Government Partnership

In Whyalla we benefit from the forward-thinking, forward-acting Government. Australia’s Prime Minister Anthony Albanese and South Australia’s Premier Peter Malinauskas recently showed their support by attending the closure of Whyalla’s last coke-fired ovens after 55 years of service to make way for green technology. South Australia has just named the preferred contractors to build a hydrogen production facility, hydrogen power plant and a hydrogen storage facility there.


Partnership across government and the supply chain can develop solutions that lower investment risk, enhance returns and play to natural regional strengths.


Green Iron Hubs

Many advanced economies and forward-looking companies are looking for similar solutions, and we are starting to see other embryonic magnetite/hydrogen hubs in Brazil, the United Arab Emirates and Africa. To embrace these green hydrogen opportunities and make production competitive, we will need evolving technologies and economies of scale.

Steel plants were traditionally situated near primary energy resources such as coal. As we move away from coal, the key lies in integrating renewable energy sources into the entire supply chain - sourcing, manufacturing, and logistics.

The essence of our model is to bring our magnetite resources to our sites and partner countries with abundant renewable power – such as Romania with its plentiful sun to power our solar farms, strong Black Sea winds and abundant natural gas. This will enable us and them to develop downstream hydrogen operations and supply chains – green iron production hubs, or ‘green valleys’ as the European Union is calling them.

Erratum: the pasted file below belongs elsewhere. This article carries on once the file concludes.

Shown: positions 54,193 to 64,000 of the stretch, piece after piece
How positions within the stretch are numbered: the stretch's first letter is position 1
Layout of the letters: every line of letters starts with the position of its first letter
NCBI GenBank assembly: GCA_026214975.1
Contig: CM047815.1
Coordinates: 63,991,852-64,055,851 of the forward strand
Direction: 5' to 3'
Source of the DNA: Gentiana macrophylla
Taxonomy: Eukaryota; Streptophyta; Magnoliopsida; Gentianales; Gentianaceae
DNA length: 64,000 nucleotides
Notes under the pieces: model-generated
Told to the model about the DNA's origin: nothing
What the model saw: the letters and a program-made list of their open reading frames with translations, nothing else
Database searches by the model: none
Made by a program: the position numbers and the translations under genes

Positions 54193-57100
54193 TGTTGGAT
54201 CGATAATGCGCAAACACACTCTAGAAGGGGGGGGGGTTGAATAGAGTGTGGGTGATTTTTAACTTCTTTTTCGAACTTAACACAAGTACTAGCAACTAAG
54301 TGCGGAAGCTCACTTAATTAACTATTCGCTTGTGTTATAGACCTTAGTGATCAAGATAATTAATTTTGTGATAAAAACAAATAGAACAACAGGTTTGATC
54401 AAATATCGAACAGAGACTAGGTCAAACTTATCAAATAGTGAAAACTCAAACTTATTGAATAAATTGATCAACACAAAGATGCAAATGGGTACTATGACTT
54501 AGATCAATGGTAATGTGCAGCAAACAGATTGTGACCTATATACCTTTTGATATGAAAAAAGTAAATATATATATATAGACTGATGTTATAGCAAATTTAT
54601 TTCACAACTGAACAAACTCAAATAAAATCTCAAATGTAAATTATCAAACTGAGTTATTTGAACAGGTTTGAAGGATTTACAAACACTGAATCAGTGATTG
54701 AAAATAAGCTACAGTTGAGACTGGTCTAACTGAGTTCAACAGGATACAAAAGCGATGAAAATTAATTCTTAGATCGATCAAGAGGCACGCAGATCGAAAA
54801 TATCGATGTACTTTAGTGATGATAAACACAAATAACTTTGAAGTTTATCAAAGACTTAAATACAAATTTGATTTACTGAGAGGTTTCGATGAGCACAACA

Our partners, whether government or corporate will then be able to transform the green iron they offtake into steel production assets. These new hydrogen hubs will be able to exploit their natural advantages to develop a diversified, sustainable economy for future generations. Our COP28hosts the United Arab Emirates – with their rich energy resources and trading relationships with Asia, Europe and the United States – undoubtedly have the potential to become such a hub.


Driving Demand

We are increasingly seeing Governments across the world shape policy to support demand for sustainably produced steel - Europe’s Carbon Border Adjustment Mechanism, Contracts for Difference in Australia and Romania, and US hydrogen hubs for example.